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Circle of Competence Issue #70


"If a man knows not to what port he sails, no wind is favorable." - Seneca


Not all revenue is created equal: the keys to the 10X revenue multiple club (Bill Gurley)

This is an oldie but a goodie. Gurley gives a solid quantitative and qualitative explanation of why some (software) companies are worthy of the incredible 10X revenue multiple. More importantly Gurley's points can be expanded and applied generally to all industries and all investment opportunities. He covers the whole gamut: sustainable competitive advantage and strategic position of a company (and what that means in the software industry), predictability of cash flows (applied to software), and the financial metrics of business model (growth, margins, and cash flows). This is one of the better evergreen pieces of content I've seen in a while. The only puzzle piece I'd add to the conversation would be management - what is their track record, what is their record at the company, and what is their character?

Sub-zero yields begin to take hold in Europe's junk bond market (Bloomberg)

Signs of the times. 14 junk rated bonds are now trading at sub-zero yields in Europe. I always wonder why people even bother to buy these, but when your deposit rates are negative, it might look somewhat attractive? The ECB is literally forcing, through policy actions, institutional investors to purchase investments that will cost their investors money with mathematical certainty if held to maturity. The world is a strange place.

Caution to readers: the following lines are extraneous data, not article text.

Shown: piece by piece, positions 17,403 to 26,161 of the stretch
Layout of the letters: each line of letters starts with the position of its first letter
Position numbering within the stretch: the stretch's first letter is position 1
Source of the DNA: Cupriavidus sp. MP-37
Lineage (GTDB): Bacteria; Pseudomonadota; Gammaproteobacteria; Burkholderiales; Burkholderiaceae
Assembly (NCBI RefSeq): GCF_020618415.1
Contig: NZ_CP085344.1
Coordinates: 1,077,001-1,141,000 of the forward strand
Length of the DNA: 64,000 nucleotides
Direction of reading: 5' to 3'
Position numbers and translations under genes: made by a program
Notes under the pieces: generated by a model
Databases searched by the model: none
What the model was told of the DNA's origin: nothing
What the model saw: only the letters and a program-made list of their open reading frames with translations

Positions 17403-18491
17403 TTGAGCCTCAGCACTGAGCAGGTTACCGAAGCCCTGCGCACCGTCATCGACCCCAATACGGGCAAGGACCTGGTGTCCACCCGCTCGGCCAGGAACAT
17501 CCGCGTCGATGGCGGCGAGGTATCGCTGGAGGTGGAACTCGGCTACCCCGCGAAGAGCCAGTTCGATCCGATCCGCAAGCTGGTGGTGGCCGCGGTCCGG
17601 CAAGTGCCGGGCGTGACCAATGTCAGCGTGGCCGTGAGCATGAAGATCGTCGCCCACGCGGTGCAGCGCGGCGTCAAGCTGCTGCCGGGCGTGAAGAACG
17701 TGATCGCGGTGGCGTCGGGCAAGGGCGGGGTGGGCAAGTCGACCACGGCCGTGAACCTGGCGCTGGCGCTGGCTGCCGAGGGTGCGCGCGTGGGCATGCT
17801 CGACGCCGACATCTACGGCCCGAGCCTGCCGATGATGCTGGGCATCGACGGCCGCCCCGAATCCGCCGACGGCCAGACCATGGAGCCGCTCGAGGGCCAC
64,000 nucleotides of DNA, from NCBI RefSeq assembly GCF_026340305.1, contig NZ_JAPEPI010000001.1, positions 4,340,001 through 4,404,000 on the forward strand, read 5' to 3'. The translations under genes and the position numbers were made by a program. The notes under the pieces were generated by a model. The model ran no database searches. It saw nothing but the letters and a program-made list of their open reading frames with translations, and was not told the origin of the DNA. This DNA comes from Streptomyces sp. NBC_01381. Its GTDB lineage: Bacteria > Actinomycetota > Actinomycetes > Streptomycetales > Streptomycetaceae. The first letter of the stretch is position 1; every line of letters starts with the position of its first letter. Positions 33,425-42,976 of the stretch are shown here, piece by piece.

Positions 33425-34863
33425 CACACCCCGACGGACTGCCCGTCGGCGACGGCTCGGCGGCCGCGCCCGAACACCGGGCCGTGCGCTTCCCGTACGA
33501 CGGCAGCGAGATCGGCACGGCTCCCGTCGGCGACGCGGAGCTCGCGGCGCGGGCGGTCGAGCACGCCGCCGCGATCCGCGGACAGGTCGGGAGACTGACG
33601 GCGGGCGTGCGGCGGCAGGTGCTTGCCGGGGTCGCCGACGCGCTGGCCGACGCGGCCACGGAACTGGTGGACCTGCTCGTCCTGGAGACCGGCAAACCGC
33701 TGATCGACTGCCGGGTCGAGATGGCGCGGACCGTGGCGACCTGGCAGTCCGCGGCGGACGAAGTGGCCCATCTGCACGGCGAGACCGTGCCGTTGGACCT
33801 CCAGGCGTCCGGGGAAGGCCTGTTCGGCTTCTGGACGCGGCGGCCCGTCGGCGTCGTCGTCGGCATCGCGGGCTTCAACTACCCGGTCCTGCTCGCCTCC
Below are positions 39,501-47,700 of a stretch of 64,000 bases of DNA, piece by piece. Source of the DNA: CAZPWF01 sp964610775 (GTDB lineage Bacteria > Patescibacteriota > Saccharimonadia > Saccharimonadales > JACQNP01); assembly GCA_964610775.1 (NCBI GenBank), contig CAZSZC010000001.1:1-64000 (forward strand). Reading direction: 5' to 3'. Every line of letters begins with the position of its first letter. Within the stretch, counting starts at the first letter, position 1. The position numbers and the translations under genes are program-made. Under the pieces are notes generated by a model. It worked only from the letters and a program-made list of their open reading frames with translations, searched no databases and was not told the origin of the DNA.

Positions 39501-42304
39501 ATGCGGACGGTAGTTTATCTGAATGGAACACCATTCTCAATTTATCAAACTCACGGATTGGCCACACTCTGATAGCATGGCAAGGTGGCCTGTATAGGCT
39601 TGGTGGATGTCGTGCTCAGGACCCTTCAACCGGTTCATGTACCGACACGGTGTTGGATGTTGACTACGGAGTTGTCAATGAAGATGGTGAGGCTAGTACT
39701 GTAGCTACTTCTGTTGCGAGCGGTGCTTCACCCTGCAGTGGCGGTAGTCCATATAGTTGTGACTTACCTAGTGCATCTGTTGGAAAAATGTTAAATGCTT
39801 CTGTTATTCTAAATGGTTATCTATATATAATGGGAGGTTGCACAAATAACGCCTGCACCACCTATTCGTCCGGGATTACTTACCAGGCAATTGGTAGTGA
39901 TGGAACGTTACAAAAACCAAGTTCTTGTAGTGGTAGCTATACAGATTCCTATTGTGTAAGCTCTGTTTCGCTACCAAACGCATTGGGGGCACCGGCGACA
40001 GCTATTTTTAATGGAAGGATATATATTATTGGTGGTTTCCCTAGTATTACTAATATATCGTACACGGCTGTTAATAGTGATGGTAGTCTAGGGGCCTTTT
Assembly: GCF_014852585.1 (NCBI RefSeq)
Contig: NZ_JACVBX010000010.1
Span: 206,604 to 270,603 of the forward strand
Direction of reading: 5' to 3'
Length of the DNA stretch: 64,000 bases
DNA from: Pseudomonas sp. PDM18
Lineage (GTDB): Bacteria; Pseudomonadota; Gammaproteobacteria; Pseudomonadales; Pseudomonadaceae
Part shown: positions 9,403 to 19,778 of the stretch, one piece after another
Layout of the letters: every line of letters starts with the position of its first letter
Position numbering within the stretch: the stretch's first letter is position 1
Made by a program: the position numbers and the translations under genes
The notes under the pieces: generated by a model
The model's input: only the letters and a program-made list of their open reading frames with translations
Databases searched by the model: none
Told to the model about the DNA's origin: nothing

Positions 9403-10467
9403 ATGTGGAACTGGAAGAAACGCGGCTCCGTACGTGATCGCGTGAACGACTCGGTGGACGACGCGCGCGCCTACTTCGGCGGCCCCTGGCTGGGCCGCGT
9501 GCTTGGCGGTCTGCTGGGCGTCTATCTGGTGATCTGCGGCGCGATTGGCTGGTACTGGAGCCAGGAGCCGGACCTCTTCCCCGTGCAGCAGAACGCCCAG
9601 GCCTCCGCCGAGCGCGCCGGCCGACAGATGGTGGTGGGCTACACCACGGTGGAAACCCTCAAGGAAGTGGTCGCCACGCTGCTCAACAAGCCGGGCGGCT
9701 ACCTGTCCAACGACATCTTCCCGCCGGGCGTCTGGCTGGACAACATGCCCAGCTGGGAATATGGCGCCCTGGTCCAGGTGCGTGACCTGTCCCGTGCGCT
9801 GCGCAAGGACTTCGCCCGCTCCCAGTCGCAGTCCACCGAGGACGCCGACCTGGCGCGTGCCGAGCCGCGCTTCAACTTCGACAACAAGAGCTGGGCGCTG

Ted Talk on the paradox of choice (Barry Schwartz)

Do yourself a favor and listen to this psychologist explain why having too many choices in life is bad. He cuts through what he calls the 'western civilization dogma' that we must maximize our freedom and welfare by maximizing our choices. This is a funny and very illustrative talk on how having too many choices can produce high expectations and lead to great disappointments. This mental model can be applied in almost every category of human life from dating to a job search to shopping. It is one of the most flexible and reliable mental models I have come across.

Many times there is a point at which too many choices bogs you down, reduces your focus on what you are actually after, slows your progress towards the ultimate goal, and produces unrealistic expectations that eventually lead to disappointment. This even applies to social media where you have SO much information about your friends' 'best' lives that it seems everyone is living a better life than you. This leads to higher expectations, which leads to a lower self esteem. I have written about the power of focus here, and the paradox of choice is a very tangential issue - the number of choices in any given situation is inversely related to the amount of focus you bring to the problem. As choices go up, focus will wane, and vice versa. Having too many choices in life - jobs, products, etc. - produces paralysis rather than liberation. So, focus is paramount in the world of infinite choice that we live in today.


TOP READ: Not all revenue is created equal: the keys to the 10X revenue multiple club (Bill Gurley)

Sub-zero yields begin to take hold in Europe's junk bond market (Bloomberg)

Houston's entry level housing is being gobble up by data-driven institutional investors (Houston Chronicle)

Rich Barton has a $700M stake in Zillow and plans to turn it into a home-flipping machine (Forbes)

Amazon at 25: the magic that changed everything (Seattle Times)

Virgin Galactic is going public (Washington Post)

China is forcing tourists to install text-stealing malware at the border (Vice)

Opportunity zones were meant to help the poor, but one billionaire may cash in big time (Pro Publica)

There will be buyouts: a history of the Texas oil and gas private equity industry (PitchBook)


TOP LISTEN: Ted Talk on the paradox of choice (Barry Schwartz)

From Red Robin waiter to 250 units with James Dainard (BiggerPockets)

Senior housing and opportunity zones - a winning investment formula (Real Estate Guys Radio)

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